A bike ride in the park isn't always as pleasant as it seems. A Rhode Island firefighter spent ten days in the hospital and was diagnosed with a flesh-eating bacterium after he fell while biking in Ballard Park in Newport.
Back in June, 32-year-old Braden Leonard began to experience inflammation, fever, and fatigue after being pricked by a thorn in his right hand when he fell off his bike. Friends convinced the nine-year veteran of the Johnston Fire Department in Rhode Island to take a visit to the emergency room to see what was wrong.
Doctors diagnosed Leonard with necrotizing fasciitis - a rare bacterial infection that spreads rapidly and destroys the body's soft tissue, also known as a 'flesh-eating infection' - and had to amputate his hand to prevent the infection from spreading to other parts of his body. He remained in the hospital for ten days, but remains in good spirits.
"I definitely think my background desensitized me to certain things and I've been able to process this a little more easily than someone without my background would," said Leonard, a lieutenant on the Johnston Fire Department rescue squad, in this WJAR-TV news report. "If I had taken a nap rather than go in [to the hospital] when I did, if I had waited till morning to see if it got any better, it probably would have killed me."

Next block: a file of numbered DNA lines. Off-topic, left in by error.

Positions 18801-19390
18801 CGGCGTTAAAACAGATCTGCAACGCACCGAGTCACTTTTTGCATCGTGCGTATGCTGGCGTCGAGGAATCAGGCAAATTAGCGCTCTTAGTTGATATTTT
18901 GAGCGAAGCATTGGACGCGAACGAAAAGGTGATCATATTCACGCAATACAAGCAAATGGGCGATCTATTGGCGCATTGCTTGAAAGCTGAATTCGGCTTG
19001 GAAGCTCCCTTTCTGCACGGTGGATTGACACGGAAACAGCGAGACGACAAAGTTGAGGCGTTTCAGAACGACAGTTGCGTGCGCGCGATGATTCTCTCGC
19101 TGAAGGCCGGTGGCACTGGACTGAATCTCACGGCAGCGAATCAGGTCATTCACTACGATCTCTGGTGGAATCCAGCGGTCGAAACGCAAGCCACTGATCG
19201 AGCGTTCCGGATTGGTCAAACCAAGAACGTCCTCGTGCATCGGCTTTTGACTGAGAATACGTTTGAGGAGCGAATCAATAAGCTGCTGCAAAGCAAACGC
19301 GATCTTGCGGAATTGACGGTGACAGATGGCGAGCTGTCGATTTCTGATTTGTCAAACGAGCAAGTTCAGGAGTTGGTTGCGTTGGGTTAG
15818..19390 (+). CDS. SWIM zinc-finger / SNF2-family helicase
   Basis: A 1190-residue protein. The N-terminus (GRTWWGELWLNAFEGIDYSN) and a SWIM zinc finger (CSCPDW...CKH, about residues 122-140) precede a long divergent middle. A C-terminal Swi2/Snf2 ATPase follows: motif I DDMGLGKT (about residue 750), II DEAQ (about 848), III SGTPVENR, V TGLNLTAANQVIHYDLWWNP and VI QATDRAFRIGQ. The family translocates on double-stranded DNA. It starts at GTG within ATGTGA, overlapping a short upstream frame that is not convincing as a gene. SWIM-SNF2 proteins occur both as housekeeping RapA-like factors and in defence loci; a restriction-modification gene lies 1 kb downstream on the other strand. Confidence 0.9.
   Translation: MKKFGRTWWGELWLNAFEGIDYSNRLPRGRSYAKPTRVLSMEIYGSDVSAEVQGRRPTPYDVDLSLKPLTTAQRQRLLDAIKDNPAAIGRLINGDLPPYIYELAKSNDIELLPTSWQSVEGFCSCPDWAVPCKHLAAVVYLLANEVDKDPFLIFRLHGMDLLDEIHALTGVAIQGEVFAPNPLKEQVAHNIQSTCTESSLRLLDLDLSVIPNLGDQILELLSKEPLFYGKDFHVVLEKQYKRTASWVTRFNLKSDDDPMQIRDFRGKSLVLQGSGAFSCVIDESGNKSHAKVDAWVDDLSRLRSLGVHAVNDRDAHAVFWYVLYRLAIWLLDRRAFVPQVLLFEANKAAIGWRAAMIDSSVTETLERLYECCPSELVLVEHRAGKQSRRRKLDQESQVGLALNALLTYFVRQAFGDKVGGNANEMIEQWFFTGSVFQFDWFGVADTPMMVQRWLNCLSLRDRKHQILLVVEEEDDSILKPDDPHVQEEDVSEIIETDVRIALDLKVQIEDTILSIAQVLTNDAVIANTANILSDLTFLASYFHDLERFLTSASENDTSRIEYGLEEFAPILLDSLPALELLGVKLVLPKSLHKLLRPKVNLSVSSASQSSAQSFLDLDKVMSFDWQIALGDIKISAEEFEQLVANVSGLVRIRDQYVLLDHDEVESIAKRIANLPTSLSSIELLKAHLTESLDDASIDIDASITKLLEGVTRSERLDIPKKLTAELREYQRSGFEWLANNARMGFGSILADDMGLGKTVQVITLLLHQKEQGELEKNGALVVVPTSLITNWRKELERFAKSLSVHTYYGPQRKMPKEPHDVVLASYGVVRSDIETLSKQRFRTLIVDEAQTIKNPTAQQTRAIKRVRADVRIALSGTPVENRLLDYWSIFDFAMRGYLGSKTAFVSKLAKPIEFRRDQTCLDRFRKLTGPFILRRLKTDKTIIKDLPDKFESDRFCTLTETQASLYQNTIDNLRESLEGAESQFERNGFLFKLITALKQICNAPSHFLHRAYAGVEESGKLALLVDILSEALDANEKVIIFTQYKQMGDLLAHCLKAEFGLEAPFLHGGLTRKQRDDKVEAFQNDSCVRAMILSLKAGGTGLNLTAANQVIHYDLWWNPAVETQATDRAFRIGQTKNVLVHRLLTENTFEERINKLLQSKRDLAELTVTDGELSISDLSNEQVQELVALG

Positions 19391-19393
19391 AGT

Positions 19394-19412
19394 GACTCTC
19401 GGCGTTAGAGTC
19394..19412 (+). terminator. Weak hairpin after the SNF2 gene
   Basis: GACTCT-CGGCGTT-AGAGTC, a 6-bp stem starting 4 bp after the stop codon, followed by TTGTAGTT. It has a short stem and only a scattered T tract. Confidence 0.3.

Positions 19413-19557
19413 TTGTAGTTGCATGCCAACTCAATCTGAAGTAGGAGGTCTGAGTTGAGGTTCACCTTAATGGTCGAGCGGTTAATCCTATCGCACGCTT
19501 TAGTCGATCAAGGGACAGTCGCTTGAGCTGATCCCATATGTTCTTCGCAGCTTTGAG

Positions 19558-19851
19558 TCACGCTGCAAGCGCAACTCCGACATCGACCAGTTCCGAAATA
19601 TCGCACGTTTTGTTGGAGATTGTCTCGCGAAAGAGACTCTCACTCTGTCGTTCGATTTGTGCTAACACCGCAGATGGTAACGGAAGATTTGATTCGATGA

Leonard plans to soon be fitted for a prosthetic hand and return to his firefighting job. He considers himself lucky to be alive (he had a 30% chance of survival upon checking into the hospital) and is appreciative of all the support he received from everyone while he was in the hospital recovering.
Necrotizing Fasciitis can be caused by more than one type of bacteria, including group A Streptococcus, Klebsiella, Clostridium, E. coli, Staphylococcus aureus, and Aeromonas hydrophila, according to the Centers for Disease Control and Prevention. The most common way of being infected with necrotizing fasciitis is through a break in the skin (cut, scrape, burn, insect bite, or puncture wound). However, practicing good hygiene, health, and wound care drastically minimizes the risk of being infected.
You can read more about Braden Leonard's flesh-eating bacteria infection in this Associated Press article.